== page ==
Businesses stand to benefit from sustainable restructuring

January 06, 2021

The Earth is populated by an increasing number of  people who demand more and more products, which is simply not viable in the long run. Our planet does not have unlimited resources. Emissions are harming the environment in various ways.

More companies thus need to switch to more sustainable production, sometimes due to pressure from consumers, but often resulting from new rules imposed by the authorities.

But this kind of change can't ever pay off - or can it?

A new study by a research group from the Norwegian University of Science and Technology (NTNU) has reviewed 100 articles on how sustainably oriented innovation affects companies' competitiveness.

"The majority of the studies find that sustainable innovation has a positive effect on company competitiveness," says PhD candidate Fanny Hermundsdottir in the academic group for Strategy and Business Development in the Department of Industrial Economics and Technology Management.

Sixty-four of the 100 articles concluded that sustainable innovation has a positive effect.

Twenty-nine of the articles showed mixed results - negative, positive and neutral.

Five of the articles offered no conclusion.

Two of the articles found negative effects.

The new NTNU study includes the results of many different studies, which use several distinct methods to measure sustainability and profitability. The answer is largely the same across the board: innovation and sustainability often pay off.

But innovation and development cost money and people. How are these results possible?

Hermundsdottir says the positive effects are not wishful thinking. "Innovation often results in increased value creation, reduced costs and other benefits," she says. "The sustainable shift opens up countless new business opportunities that companies can benefit from tremendously."

Arild Aspelund, a professor in NTNU's Department of Industrial Economics and Technology Management, says the number of customers who are willing to pay extra for sustainability is growing. "We're seeing this in the corporate market where sustainability is now usually a purchasing criterion that reduces the one-sided focus on price," he says.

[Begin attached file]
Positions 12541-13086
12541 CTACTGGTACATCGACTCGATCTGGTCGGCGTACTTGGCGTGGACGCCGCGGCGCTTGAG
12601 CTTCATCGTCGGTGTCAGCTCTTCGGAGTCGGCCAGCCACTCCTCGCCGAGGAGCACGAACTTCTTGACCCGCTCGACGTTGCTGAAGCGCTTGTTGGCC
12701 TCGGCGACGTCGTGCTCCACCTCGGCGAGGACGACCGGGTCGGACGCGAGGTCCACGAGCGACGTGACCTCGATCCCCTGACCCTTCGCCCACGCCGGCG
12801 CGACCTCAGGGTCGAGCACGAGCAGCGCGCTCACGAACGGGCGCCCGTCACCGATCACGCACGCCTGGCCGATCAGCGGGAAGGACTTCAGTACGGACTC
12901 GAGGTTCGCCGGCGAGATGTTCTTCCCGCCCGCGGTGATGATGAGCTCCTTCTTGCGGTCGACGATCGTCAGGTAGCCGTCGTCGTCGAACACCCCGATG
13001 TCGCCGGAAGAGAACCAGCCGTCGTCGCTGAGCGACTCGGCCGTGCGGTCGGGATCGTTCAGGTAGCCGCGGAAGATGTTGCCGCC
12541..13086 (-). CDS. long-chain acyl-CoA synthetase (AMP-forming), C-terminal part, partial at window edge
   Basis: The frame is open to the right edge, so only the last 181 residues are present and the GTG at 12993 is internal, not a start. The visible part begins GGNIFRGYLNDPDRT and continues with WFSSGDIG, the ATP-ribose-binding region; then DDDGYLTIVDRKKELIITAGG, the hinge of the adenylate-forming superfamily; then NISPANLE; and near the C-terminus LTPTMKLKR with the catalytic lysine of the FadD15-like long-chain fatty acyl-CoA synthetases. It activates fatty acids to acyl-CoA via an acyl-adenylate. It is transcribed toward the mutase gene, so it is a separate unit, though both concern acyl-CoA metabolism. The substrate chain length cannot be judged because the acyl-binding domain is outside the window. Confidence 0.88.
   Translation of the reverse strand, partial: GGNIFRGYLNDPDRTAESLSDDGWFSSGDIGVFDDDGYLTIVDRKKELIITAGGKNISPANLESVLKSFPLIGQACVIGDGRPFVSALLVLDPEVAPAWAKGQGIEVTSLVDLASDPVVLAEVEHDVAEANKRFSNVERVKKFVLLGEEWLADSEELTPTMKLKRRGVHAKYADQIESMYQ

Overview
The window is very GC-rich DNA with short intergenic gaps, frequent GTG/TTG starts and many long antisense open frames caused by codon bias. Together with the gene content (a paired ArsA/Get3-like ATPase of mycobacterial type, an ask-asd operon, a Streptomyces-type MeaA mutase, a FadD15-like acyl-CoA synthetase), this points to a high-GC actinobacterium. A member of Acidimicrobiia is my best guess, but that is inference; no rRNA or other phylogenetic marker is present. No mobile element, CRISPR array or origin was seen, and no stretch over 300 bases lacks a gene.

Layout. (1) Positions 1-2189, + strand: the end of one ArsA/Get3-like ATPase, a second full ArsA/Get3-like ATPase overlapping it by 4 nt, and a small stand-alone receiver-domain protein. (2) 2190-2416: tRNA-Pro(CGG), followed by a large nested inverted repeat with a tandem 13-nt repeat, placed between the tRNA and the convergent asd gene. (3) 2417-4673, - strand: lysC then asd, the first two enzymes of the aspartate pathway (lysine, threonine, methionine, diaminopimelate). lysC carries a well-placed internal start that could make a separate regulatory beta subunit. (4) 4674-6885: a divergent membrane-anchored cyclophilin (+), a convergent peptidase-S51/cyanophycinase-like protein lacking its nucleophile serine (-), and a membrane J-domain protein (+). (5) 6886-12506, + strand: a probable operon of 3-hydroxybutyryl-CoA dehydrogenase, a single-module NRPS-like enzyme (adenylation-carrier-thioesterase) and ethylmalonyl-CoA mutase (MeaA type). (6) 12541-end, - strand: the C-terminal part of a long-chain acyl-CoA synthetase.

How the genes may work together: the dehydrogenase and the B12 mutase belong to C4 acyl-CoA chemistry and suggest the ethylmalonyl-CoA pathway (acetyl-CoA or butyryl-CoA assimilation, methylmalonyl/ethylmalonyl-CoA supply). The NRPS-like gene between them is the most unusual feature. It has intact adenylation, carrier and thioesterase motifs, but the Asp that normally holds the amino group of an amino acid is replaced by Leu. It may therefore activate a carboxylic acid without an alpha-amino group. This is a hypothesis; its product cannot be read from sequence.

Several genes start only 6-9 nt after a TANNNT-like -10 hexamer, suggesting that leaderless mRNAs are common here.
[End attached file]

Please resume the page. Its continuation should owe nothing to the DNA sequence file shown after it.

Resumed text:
The article reviews 188 different connections between sustainable innovation and value creation. Of these, 120 have positive effects. Only 14 are negative.

"Sure, we can discuss the validity of the finding that sustainability is profitable. However, this study shows that a lot of empirical research suggests just that. If we consider the opposite hypothesis, that sustainability only entails increased costs, then we find very little empirical research out there to support that claim," Aspelund says.

New thinking can lead to raw materials being used more efficiently, for example. At the same time, it can lead to the company using less energy, petroleum and water, or using smaller land areas to produce the same amount of products.

A thorough review of production processes can in any case lead to more cost-effective methods. Maybe the company can use other more environmentally friendly - or even recycled - materials, or it figures out how to use less packaging.

The changes, along with the new status as a more environmentally friendly company, can also open up new markets among environmentally conscious customers.

Aspelund points out that more and more consumers are willing to pay extra for sustainable products and services.

"This value is especially prevalent among young consumers, and is spreading really quickly. So in that sense, the results aren't surprising," he says.

In addition to the fact that innovation quite simply can be profitable in the long run, companies may not have any other choice when the authorities impose new requirements on them, such as for cleaning or recycling. Then be ahead of the competition might be the profitable option.

"Traditionally, companies have seen restructuring towards sustainability as a financial burden. But our findings indicate that this traditional view isn't true. So the question is no longer whether sustainable innovation pays off, but rather how innovation can take place in the best possible way," says Hermundsdottir.

Admittedly, results will differ a lot from company to company, which the background material also indicates. National, market, industrial and business factors have a major impact on the results. The connections are also very complicated, and what works for some will not necessarily work for others.
Reference: Fanny Hermundsdottir, Arild Aspelund. Sustainability innovations and firm competitiveness: A review. Journal of Cleaner Production. Available online 19 October 2020.

Norwegian University of Science and Technology

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